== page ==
While the term itself is relatively new, the concept of situational awareness has roots in the military, where it has historically been linked to effective decision-making in the tactical environment. Surviving in combat is often a matter of observing the enemy’s current moves, predicting what he will do next, and reacting before he is able to do it.

Today, situational awareness is a necessity in many different industries that require effective, real-time decision-making in complex, high-risk environments, from military and government and to public safety and transportation.

Why is situational awareness important?

A well-developed situational awareness provides business leaders with insight into what has happened, what is currently happening, and what might happen next. More importantly, this knowledge can give workers at the edge of operations the information they need to do their jobs more effectively. Situational awareness also affords a common operating picture, which benefits all types of businesses.

Consider, for example, utility service providers such as electric, gas and communications companies. Restoration efforts are daunting and can involve marshaling emergency responders, managing external crews and contractors, and interfacing with desperate customers. To quickly and safely restore service, managers need real-time visibility into locations and dispositions of work crews, assets and other resources. They need to be able to efficiently and confidently deploy crews, provide accurate estimated time of recoveries (ETRs), and assure safety.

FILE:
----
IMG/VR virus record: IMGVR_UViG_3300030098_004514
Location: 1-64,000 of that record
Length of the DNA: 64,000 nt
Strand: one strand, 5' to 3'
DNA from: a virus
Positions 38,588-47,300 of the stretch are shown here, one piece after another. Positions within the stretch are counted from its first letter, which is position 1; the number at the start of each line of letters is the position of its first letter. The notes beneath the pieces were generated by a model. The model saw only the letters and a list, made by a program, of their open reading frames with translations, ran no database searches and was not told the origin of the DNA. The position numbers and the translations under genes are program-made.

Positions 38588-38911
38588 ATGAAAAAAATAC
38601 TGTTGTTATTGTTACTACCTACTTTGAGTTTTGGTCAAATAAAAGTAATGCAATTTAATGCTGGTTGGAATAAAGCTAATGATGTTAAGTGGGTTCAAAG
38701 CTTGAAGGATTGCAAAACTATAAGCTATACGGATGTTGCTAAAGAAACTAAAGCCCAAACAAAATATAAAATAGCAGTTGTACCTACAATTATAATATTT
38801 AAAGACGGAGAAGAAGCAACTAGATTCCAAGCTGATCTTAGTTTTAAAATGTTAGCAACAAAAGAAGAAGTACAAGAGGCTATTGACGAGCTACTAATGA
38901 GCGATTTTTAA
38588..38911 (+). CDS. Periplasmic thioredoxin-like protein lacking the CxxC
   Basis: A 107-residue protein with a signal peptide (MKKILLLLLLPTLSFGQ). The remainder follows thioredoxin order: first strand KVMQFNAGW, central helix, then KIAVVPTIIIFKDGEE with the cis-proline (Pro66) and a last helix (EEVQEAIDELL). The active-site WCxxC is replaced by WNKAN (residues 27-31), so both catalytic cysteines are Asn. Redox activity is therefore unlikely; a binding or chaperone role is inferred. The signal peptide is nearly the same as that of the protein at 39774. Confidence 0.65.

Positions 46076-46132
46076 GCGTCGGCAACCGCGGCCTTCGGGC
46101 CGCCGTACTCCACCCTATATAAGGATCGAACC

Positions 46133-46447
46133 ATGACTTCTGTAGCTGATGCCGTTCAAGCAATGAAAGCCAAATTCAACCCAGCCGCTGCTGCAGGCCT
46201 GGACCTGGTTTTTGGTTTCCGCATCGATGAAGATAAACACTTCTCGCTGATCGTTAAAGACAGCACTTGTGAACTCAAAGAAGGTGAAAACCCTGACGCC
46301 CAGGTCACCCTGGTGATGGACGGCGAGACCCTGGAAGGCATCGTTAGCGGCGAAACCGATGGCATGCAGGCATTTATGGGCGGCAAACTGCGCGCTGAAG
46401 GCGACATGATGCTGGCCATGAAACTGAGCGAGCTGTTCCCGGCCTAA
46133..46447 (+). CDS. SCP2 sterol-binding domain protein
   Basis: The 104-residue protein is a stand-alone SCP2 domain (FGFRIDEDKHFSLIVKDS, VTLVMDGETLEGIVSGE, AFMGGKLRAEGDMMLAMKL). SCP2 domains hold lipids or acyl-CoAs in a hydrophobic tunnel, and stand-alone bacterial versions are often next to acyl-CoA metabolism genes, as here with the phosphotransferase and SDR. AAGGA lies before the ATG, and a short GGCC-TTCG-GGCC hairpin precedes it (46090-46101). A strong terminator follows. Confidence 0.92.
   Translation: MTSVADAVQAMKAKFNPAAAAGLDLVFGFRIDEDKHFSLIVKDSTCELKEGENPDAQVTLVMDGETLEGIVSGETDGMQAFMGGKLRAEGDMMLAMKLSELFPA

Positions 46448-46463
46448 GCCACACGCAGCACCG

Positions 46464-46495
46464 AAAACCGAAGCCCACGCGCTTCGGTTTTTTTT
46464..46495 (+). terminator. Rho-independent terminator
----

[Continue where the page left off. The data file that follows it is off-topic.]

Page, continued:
Transportation and logistics is another example of an industry in which situational awareness is important. These companies depend on consistent and reliable delivery of product to customers. Lack of operational visibility into driver schedules, truck maintenance, and compliance reporting make it a challenge to ensure all deliveries are on time and in full. Any breakdown can halt revenue and torpedo customer satisfaction, sometimes for the long term.

Factors influencing situational awareness